Just moved here from Green Bay, Wisconsin.....after thinking about it for at least the past five years! I just retired two years ago as a registered nurse, so it was time to move to this beautiful Paradise!! I have been "visiting" Santa Barbara for twenty years...what is there not to like about it? Great weather, art and music galore, beautiful scenic mountains and ocean, a great variety of restaurants, UCSB events,---just take a look at the Independent and Casa weekly magazines and you can find something to do for each day of the week---just love it!! Take your time looking for afffordable housing and don't spend all of your income/savings on real estate because you will want to do many things here. Explore!!
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Old 01-13-2013, 04:09 PM
 
Location: Monterey County, CA
3,668 posts, read 6,831,586 times
Reputation: 3163
Financially this completely depends on what you do for a living and where you will find similar jobs. Pay could be higher or lower depending on a number of factors.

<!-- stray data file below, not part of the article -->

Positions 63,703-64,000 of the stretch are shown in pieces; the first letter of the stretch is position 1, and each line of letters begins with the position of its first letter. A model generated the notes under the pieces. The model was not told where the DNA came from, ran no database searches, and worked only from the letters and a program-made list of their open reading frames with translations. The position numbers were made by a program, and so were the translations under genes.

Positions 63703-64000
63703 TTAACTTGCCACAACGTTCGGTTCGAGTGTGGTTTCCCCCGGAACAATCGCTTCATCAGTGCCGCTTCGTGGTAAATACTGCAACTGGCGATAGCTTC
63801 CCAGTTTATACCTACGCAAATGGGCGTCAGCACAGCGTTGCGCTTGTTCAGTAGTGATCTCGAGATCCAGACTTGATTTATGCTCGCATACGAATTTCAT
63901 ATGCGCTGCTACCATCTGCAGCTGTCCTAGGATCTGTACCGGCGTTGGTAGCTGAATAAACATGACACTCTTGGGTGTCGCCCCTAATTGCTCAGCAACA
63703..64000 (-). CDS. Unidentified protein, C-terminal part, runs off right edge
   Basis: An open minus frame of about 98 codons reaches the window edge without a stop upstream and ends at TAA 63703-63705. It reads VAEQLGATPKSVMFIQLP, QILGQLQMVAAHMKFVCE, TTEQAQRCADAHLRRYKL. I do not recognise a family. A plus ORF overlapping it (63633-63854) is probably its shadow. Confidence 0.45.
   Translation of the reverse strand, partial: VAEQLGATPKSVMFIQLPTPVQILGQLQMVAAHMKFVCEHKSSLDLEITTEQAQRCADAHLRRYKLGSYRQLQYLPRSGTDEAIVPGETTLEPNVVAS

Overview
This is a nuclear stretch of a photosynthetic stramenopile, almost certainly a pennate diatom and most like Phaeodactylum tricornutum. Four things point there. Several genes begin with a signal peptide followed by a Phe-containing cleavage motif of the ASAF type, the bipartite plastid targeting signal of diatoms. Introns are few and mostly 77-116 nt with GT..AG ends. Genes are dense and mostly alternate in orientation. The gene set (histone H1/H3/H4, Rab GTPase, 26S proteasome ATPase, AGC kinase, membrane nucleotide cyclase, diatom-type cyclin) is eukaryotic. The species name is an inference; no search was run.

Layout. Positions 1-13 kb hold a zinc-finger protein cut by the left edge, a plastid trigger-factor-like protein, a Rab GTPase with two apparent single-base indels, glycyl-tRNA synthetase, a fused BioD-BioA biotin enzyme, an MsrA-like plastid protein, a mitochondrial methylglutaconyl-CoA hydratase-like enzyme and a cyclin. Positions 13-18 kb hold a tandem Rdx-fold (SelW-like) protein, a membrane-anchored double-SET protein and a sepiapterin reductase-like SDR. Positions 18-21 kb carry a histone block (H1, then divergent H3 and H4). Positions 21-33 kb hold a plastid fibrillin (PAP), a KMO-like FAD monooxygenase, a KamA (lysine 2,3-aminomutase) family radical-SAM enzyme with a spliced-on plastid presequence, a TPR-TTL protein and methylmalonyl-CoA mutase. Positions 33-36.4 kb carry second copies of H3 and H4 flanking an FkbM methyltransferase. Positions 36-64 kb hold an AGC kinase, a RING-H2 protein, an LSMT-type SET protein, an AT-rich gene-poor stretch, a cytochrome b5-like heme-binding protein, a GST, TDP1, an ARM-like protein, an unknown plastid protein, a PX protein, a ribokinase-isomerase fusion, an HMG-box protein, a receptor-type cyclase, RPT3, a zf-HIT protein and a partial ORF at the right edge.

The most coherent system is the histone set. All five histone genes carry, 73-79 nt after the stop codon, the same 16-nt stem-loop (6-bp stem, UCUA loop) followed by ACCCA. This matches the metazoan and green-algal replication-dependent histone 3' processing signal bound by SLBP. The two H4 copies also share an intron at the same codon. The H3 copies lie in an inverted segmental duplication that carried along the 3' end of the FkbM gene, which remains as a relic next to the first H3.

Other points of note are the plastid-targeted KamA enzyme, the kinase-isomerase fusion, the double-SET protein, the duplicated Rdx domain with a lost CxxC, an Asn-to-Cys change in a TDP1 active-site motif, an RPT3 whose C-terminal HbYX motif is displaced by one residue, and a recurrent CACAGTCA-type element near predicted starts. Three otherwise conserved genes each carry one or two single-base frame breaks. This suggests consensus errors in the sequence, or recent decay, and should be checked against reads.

If you like the mountains and the coast you may also like other locations along the central coast such as Santa Cruz, Monterey and San Luis Obispo. Living near Big Sur you have access to the highest coastal mountains in the lower 48 including redwood forests and great hiking trails.


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Old 01-21-2013, 10:50 AM
 
32 posts, read 31,676 times
Reputation: 25
My wife and I love Santa Barbara, and we are looking to move to California in the next 9 months. It is our number one city in California. However, it has two problems when considering moving there. I am a very liberal democrat, but the homeless are overwhelming and somewhat intimidating all over downtown. The city really needs to improve that. Also, we have pending high school students, and the Santa Barbara High School doesn't seem like a good place to send our children. I have read too many bad things about it, even the location is really neat right downtown. So instead, we are looking down in the LA area now.